PREFRONTAL CORTEX: The prefrontal cortex is responsible for advanced, human-type behavior like planning, personality, decision-making, socializing.
- In the short term: Alcohol and drugs prevent it from working fully. Therefore, impulsive behavior increases. Risks are taken.
- In the long term: Alcohol and drugs affect its development. This can lead to cognitive deficits, like difficulty with long-term planning.
HIPPOCAMPUS: The hippocampus makes autobiographical memories. We use it to tell ourselves the story of who we are and what’s happened to us.
- In the short-term: Alcohol and drugs, in large quantities, can cause the hippocampus to shut down. This is known as a blackout. Obviously, a blackout poses all sorts of dangers, including the possibility of continued substance use resulting in poisoning/overdose.
- In the long-term: The neurogeneration of the hippocampus peaks during adolescence. As with the prefrontal cortex, there’s evidence that the hippocampus doesn’t develop as well for people who use substances during their adolescence.
REWARD SYSTEM: The reward system extends into many parts of our brains. It’s very old and is designed to keep us alive. The primary neurotransmitter associated with the reward system is dopamine, the chemical rush that makes us feel good, that “rewards” us. The reward system is activated when we eat good food, during orgasm, and when we feel a sense of pride in our accomplishments. All intoxicants that humans use activate this system. That’s what NIDA’s Dr. Volkow is referring to when she says that drugs “hijack our brains.”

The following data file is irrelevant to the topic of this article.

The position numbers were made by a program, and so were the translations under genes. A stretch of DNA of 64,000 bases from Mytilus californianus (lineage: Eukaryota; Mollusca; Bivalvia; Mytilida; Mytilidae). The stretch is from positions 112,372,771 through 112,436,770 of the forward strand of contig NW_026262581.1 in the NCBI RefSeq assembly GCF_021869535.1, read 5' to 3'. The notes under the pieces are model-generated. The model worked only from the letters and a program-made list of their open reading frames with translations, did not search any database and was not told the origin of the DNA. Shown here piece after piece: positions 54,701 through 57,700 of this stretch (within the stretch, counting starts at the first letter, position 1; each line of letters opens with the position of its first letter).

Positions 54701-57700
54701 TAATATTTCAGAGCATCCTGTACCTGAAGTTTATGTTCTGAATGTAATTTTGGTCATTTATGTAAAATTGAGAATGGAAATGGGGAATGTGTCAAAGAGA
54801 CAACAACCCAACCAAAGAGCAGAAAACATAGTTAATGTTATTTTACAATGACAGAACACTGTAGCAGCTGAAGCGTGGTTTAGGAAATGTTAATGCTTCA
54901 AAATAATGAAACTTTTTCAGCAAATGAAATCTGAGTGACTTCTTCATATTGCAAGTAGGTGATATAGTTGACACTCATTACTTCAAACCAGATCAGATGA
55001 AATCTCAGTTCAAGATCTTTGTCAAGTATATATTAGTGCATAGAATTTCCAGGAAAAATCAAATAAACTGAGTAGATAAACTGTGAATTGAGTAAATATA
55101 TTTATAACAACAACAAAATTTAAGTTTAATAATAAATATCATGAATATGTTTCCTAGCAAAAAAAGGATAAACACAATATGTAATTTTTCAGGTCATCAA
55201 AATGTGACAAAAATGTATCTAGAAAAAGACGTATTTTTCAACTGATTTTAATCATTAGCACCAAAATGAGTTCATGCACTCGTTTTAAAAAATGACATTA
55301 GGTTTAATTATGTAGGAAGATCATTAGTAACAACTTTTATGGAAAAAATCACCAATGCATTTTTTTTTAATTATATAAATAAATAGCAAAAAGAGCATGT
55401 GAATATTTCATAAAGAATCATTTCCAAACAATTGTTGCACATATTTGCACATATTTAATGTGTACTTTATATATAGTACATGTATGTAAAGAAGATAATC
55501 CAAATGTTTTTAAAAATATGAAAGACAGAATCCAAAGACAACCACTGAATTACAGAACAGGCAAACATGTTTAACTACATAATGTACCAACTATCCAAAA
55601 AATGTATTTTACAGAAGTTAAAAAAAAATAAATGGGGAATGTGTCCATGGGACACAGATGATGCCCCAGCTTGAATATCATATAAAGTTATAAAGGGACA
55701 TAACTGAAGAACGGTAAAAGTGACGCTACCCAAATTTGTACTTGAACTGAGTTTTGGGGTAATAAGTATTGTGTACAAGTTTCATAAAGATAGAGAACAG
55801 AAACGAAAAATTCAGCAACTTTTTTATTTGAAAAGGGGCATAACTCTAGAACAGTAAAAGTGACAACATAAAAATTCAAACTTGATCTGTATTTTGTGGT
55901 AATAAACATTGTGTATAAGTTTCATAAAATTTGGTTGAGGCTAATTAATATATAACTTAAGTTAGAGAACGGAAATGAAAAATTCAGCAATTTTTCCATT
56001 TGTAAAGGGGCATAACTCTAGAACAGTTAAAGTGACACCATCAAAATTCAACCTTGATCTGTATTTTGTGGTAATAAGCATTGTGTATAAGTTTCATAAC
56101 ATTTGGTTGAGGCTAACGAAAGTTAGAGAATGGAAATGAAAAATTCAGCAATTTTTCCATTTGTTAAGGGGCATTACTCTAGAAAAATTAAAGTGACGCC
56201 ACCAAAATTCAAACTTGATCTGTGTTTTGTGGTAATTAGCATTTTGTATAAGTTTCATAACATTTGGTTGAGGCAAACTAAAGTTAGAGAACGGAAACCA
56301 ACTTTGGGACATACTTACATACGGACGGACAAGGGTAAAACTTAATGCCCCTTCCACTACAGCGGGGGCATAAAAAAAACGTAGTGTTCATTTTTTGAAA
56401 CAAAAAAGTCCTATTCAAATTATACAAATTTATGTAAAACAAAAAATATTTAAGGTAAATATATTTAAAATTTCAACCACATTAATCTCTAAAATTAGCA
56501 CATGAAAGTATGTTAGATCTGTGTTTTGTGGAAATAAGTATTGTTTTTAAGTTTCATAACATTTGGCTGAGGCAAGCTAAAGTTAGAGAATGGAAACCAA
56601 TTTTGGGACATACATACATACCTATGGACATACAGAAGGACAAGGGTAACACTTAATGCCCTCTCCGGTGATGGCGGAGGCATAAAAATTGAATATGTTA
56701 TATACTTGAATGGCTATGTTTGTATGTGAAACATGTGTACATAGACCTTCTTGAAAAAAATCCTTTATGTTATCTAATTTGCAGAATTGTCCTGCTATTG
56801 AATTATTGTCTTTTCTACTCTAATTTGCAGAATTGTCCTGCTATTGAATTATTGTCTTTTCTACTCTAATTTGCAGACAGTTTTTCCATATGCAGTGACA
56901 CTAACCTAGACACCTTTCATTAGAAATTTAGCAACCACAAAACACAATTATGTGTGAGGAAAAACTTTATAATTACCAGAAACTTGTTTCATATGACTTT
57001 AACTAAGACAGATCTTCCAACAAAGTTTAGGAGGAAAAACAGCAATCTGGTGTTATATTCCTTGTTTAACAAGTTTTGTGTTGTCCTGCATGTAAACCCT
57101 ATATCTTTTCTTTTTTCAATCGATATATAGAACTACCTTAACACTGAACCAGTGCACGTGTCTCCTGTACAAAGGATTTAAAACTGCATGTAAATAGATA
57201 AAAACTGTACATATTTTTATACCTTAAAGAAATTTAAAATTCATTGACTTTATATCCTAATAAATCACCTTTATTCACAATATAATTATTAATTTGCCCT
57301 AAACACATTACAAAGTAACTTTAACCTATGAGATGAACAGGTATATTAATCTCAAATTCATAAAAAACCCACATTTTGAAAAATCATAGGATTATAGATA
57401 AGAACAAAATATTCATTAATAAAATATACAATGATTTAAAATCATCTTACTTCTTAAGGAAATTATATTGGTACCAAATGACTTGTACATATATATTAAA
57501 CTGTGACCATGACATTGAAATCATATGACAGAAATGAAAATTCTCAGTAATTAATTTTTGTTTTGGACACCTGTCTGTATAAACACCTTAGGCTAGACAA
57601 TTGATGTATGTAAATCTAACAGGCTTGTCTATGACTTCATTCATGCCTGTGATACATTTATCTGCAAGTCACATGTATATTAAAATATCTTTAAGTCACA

An adolescent’s reward system is especially acute. This is because her brain is working hard to learn how to survive “outside the nest.” The clock is ticking. So the adolescent brain’s reward system is particularly intense to emphasize life lessons learned.
- In the short term: The good feelings associated with alcohol and drugs are more intense and can lead more easily to repeated use
- In the long term: Seeking the reward associated with substances can become a habitual behavior into adulthood
5. Dr. White shared his perception that heavy binge drinking seemed to be intensifying among young people. He cited a substantial increase in hospitalizations related to alcohol overdose in the past decade. He also pointed to the issue of alcohol combined with other drugs, which increased at a higher rate during that time period. Widespread adolescent polydrug use is on the rise.
6. Much of the brain research that Dr. White presented, he told the group, is very new. It’s only in the last few years that scientists recognized that white matter matters at all. And the investigation of the long-term effects of substance use on the three areas of the brain outlined above–that’s still in its earliest stages.
Rather exciting, isn’t it? By Brain Awareness Week 2014 (March 10-16; mark your calendars), we will surely know more than we do today.
In 2011, National Geographic published “Teenage Brains,” a lovely feature-length article looking at what we’re learning about how adolescent brain development works